Entrepreneurs contribute towards job creation, which motivates many people to want to start their own business, but how well do they know their business personality? Being an entrepreneur or a franchisee is not interchangeable, as their extremes are at either end of a varied spectrum of approaches to business.
There are major differences between the two and people need to select the model that is most comfortable for them.
- Start a business completely at their own risk
- Take financial, intellectual and emotional risks
- Put on the line their starting capital, potential profits, viability of ideas and planning, skills in managing people, securing sales and relating to customers and even relationships with family and friends
- Implement innovations or methods of problem solving whenever they see fit
- Control every aspect of whether their business sinks or swims
- Devise and build that framework for themselves
- Value the freedom to make their business dreams come true over the security of working within a franchise.
- Are reassured by buying into a proven business model
- Have an opportunity to learn and build a business, backed by an established name and target market, while using the franchise’s knowledge of how their business operates within its market
- Prefer to limit their risk more
- Use a franchise’s foundation of know-how, from accounting to marketing, to build a business for themselves but not completely by themselves
- Enjoy the security of a franchise’s business framework
- Reduce risks to within their comfort zone to increase their chances of being successful
- Support an established business model, brand and the market knowledge that is part and parcel of a franchise
- Are happier following a franchise’s proven methods, developing their new business systematically by the franchisor’s guidelines
Trying to shoehorn yourself into one sector or the other against your natural inclinations is one of the leading factors contributing to dropouts from the franchising industry. If you are a natural franchisee, the thought that entrepreneurial new businesses fail at the rate of about seven out of every 10 gives you sleepless nights. Instead, buying into a proven business model reassures franchisee personalities. It reduces risks to within your comfort zone and increases your chances of being successful.
Franchises vary from second-hand goods or stationary to food or beauty salons. Each franchise has its own guidelines on how much independence the franchisee is given to adapt and develop the business model. Therefore, it is important to explore this and interrogate what suits your ambitions and your personality before you sign on.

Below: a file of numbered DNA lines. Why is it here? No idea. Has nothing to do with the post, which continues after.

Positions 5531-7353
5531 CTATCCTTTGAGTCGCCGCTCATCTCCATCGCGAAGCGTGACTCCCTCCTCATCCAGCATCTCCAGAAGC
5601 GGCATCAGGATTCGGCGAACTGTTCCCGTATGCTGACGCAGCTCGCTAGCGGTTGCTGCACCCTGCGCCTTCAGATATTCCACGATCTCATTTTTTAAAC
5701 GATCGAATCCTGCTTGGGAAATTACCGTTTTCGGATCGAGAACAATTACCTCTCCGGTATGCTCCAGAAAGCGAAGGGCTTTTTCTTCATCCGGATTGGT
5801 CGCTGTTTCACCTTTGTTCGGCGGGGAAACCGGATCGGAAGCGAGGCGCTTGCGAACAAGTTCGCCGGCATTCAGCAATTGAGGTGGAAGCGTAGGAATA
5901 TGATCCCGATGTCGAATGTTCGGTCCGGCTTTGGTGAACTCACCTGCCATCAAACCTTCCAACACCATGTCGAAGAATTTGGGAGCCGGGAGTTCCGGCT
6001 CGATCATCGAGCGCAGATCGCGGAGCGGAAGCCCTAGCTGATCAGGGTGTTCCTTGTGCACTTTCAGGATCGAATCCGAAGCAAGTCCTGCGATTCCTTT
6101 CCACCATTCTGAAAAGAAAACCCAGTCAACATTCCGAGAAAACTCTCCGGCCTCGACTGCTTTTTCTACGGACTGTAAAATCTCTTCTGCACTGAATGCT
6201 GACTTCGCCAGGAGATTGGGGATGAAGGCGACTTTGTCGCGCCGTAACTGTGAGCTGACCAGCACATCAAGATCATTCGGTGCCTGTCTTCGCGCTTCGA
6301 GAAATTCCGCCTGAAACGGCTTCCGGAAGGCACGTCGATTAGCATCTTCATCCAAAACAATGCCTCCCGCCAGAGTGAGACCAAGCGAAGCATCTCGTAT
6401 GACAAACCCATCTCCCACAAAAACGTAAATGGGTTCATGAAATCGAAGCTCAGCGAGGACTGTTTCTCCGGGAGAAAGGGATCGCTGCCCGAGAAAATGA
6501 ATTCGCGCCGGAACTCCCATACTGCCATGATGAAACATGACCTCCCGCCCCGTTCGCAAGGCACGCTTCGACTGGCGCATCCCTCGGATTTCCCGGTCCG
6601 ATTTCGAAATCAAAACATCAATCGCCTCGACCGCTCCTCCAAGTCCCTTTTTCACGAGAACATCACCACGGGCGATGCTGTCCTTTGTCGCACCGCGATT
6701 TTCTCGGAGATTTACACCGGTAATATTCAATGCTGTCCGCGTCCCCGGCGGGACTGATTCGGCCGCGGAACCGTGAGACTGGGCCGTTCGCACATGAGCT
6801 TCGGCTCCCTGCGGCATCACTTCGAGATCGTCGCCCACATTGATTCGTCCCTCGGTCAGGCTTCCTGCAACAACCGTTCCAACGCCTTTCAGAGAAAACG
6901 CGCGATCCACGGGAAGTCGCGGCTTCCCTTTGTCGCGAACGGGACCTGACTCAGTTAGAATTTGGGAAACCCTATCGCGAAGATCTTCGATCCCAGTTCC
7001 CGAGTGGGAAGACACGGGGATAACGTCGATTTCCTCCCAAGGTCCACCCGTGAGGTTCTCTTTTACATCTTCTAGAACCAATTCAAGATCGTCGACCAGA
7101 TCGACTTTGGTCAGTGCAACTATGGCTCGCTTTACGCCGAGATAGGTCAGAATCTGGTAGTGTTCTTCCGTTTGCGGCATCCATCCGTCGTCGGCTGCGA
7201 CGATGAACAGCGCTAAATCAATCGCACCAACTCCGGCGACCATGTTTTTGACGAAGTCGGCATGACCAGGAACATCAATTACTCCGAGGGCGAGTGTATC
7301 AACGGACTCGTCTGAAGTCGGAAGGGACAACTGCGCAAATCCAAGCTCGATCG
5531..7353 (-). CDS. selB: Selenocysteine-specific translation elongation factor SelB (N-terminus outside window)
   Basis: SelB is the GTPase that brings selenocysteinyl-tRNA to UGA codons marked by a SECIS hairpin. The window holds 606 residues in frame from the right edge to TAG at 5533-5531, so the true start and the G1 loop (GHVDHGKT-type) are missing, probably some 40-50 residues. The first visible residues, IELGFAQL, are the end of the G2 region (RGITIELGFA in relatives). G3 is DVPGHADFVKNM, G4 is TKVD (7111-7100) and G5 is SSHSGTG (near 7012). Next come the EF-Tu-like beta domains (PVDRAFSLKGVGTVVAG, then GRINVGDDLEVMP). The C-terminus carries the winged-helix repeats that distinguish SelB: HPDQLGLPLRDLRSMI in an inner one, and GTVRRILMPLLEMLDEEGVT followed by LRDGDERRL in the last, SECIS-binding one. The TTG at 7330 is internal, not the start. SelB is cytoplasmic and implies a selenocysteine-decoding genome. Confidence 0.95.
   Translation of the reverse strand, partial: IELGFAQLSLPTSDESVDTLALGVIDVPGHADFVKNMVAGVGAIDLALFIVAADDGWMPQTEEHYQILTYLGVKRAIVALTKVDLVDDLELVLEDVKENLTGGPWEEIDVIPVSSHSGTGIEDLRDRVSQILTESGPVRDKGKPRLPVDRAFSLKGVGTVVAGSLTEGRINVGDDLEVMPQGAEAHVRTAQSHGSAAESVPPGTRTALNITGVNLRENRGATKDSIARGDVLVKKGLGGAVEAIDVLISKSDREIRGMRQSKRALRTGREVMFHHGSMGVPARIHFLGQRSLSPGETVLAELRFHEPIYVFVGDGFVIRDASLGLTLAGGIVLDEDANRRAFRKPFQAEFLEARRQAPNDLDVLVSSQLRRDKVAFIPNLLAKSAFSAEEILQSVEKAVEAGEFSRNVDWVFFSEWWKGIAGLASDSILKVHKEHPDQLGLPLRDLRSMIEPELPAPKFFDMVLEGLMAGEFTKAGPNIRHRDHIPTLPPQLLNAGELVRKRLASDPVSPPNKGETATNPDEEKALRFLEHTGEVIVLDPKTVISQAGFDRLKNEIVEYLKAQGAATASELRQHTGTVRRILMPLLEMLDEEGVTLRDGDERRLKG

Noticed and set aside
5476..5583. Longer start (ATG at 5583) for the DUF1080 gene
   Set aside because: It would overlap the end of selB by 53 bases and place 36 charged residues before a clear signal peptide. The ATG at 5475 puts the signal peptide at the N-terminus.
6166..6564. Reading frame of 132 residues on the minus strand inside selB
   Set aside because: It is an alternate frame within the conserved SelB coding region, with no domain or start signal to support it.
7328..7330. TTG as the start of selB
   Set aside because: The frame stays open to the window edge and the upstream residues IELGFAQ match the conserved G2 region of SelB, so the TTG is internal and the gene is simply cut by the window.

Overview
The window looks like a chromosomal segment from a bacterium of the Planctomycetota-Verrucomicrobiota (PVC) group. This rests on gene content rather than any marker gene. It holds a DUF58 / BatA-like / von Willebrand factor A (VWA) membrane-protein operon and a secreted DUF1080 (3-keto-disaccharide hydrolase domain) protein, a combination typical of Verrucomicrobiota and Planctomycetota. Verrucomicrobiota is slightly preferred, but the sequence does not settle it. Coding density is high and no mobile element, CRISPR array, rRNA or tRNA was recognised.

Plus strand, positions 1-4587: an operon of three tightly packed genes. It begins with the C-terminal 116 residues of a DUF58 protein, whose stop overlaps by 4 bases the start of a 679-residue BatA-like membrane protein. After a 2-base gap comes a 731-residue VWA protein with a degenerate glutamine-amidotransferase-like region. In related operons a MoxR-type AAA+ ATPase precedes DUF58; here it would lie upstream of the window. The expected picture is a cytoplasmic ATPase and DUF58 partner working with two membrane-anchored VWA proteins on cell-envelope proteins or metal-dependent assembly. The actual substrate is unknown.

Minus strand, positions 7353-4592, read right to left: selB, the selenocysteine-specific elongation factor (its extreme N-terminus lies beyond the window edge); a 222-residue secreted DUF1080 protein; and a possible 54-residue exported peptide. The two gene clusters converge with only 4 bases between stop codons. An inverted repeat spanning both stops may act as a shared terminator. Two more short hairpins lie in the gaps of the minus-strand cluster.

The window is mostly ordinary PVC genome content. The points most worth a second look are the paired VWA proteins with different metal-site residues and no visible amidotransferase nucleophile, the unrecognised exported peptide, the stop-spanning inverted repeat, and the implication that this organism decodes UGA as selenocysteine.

The business model
A franchise’s business model is what you are paying for when you buy a franchise and it is what makes you as a franchisee more likely to succeed than if you started your own business from scratch. So before you invest, make sure that the franchise does indeed have a business model which it can prove is successful. Ideally, you should select a franchise from among the top two in the industry in which it operates, which will allow you to capitalise on the brand’s success and on how well known it is.
The franchise’s model should be based on years of experience of the business evolving within market and economic conditions. As a franchisee, it is in your best interest to get value for your money by making the most of the support you have bought from them as part of your franchise fee. This will include aspects such as good deals with suppliers, centralised buying power, tried-and tested business process, well-honed administrative procedures and general business assistance, including what you need to do to comply with current legal and taxation requirements.
Whichever route you choose, it is vital to work hard and always believe in your business. Since Peter Forshaw and I co-founded Cash Converters in southern Africa in 1994, we have been unapologetic about our mission to turn pawn broking into a slick, 21st-century business that brings benefits to franchisees and customers alike. The Cash Converters model works best with franchisees who are hands on, have good people skills and some entrepreneurial flair for sourcing and marketing stock.